Corey Lake, in Fabius township, was so named after the first settler on its shores. Joshua CORRY was the pioneer who settled along the shores of the lake. Why the name of the lake is now spelled COREY we were unable to learn. Perhaps it was the common form of spelling COREY. The lake adjoins "Johnny-cake prairie" and is one of the most beautiful lakes in the county. It was once the hunting grounds of Chief SANGAMON and his tribe of Indians.
Fabius township is noted for its lakes that made it famous a hundred years ago as now. Originally this township was a part of White Pigeon township. In 1832-33 it was divided off as BUCK township, named after a first settler. Later it was divided into Fabius and Lockport townships.
Corey lake now has several resorts and colonies around its shores. The Grand View Hotel, RICHELIEU Lodge, PULVER Farm (a beautiful country home on the lake edge for visitors to the lake), DUDDs Motor Boat Sales and Service Station, POE's Filling Station, Corey Lake Pavilion and PATTERSON Landscaping Gardens, near by.
Many very interesting stories are told of this community. Experiences with the Indians, wild bears, deer, and wolves. The timber wolves were very ferocious and killed many pigs and calves. A story is told about one of the BEADLE boys - Cattle turned lose upon the land with each owner having different toned bells on their cows. One evening the young BEADLE boy was rounding up his cows when he noticed a 'dark bush' - it growled and the boy, true to the pioneer environments, instantly raised his rifle and killed the bear, Captured its two cubs and raised them as pets.
Another interesting bit of early history is the story told by Joshua CORRY. A Mr. Hezekiah THOMAS and his family came to Corry Lake from the east. Mr. THOMAS was a spiritualist medium, so he said, and dressed as oddly as he was eccentric. He was a tall, thin man, wore a black dress suit that had seen better days and a black silk hat that was several sizes too big but with a couple of dents in the crown was kept on his head. He informed the natives he had 'inherited' the piece of land he occupied. As a matter of fact, it was proven later, he was just a squatter. His 'spirit controls' told him to gather up small pebbles and they would turn them in to gold nuggets. Something must have changed the spirits' minds because when the KNEVELS later bought the land from the government, they found several bushels of pebbles in the old THOMAS plank house. Unfortunately, the spirits never inspired Mr. THOMAS to work and his family finally became so destitute that they returned east to relatives and friends leaving Mr. THOMAS to live alone. Again, the spirits visited him and told him to leave off all his clothing, take his gun and dirk and sit in a boat in the middle of Corey Lake and wait for a large fish that would come up. This fish he was to catch and it would be found full of diamonds. For many weeks, he sat in a boat, naked, until the vehement protests of his neighbors made him don the plug hat and black dress suit.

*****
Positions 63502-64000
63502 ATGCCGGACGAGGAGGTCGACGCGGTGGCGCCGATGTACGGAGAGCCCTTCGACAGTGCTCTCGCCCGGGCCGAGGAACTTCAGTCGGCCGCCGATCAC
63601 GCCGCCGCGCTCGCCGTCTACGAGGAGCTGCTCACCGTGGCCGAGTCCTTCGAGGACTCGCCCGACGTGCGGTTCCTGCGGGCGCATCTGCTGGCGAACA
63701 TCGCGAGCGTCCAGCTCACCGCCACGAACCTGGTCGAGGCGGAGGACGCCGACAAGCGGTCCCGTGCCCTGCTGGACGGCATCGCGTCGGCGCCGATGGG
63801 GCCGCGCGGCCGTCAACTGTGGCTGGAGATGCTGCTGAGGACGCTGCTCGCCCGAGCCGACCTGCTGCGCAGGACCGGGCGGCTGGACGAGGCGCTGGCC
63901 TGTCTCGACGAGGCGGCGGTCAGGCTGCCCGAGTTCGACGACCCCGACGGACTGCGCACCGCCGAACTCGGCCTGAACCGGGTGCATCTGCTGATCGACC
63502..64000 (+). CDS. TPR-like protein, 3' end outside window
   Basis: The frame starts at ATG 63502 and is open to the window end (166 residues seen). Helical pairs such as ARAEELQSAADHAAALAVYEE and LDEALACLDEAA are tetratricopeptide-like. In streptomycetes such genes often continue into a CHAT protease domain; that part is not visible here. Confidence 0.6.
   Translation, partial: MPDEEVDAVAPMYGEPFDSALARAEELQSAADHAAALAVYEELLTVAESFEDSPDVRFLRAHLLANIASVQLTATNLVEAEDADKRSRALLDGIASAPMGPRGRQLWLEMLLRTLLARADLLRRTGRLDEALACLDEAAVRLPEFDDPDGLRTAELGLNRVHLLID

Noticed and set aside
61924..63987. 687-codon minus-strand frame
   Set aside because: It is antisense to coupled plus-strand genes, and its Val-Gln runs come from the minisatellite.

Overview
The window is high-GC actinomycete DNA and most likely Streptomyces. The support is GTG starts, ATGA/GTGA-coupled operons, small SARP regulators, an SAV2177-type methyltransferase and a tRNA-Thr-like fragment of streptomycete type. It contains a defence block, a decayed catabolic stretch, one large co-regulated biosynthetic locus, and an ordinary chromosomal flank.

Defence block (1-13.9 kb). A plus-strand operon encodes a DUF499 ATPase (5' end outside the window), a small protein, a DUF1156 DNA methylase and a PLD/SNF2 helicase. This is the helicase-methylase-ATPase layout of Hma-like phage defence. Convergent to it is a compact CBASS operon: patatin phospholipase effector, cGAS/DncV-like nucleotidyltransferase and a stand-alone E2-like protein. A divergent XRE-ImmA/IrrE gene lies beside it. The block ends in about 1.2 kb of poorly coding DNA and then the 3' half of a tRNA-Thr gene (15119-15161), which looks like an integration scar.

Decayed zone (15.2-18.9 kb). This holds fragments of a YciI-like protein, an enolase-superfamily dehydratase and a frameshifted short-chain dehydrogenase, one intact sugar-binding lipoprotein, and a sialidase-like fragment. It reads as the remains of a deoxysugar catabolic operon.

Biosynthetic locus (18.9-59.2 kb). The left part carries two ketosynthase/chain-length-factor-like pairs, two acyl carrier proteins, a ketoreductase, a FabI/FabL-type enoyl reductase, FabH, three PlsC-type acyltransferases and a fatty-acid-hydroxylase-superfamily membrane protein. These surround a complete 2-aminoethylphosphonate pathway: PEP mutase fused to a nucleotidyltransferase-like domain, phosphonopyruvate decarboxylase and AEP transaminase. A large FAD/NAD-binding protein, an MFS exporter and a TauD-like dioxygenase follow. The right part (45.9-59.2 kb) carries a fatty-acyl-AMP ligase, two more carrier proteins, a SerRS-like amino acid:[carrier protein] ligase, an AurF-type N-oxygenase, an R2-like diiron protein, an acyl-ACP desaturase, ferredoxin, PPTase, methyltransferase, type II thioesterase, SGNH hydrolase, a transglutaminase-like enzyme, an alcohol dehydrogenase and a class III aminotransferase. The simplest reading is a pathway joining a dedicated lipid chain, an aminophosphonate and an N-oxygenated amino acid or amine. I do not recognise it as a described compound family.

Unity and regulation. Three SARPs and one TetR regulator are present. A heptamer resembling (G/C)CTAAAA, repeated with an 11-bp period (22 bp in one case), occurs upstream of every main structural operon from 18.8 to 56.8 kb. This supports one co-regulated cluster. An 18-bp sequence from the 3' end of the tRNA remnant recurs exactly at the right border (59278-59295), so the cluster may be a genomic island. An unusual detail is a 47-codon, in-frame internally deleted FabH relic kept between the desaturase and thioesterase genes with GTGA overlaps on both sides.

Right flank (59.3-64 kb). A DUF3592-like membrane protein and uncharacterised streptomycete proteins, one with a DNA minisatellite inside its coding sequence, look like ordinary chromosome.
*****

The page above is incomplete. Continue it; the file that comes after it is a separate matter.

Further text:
The two incidents of the gold nuggets and the fish-diamonds gave rise to many later "buried treasures" tales. F. A. CHELEY, a storywriter for boys, wrote the "Three Rivers Boys" using the buried treasure tale.
Sometime after, Mr. THOMAS was forced to put on his clothes. He was missed around his plank home and as it was winter, a search was made for him. He was found astride a log near an old lumber camp, plug and all, fully erect - frozen stiff. He had gone to join his spirit controls.
The first Corey lake plat was filed in 1835. The first Grand View addition was filed in 1895. Adam F. SHAFER and Clark RICE made the files. Among the first settlers we find the names of the Garrett SICKLES, Hiram HARWOOD, Granville KNEVILS, Wm. F. ARNOLDS, Deacon William CHURCHILLS, HARVEYS, MORRISONS, BURRETTS, HARTMANS, KINGS, and ANABELS.
The YMCA camp, called "Wakeshma", is located on Corey Lake and hundreds of boys and girls have enjoyed its pleasant outdoor life. It is interesting to note, in this regard, that Mr. Chris WILHELM, now deceased, a prominent Sturgis manufacturer and former mayor of Sturgis, was the first YMCA chairman, twenty-one years ago. (1911)
A complete trip around the historic old Corey Lake makes a wonderful Sunday's outing. Instead of "seeing Europe or the United States", suppose we see the natural beauty and historical spots of "good ol' St Joseph county", FIRST.
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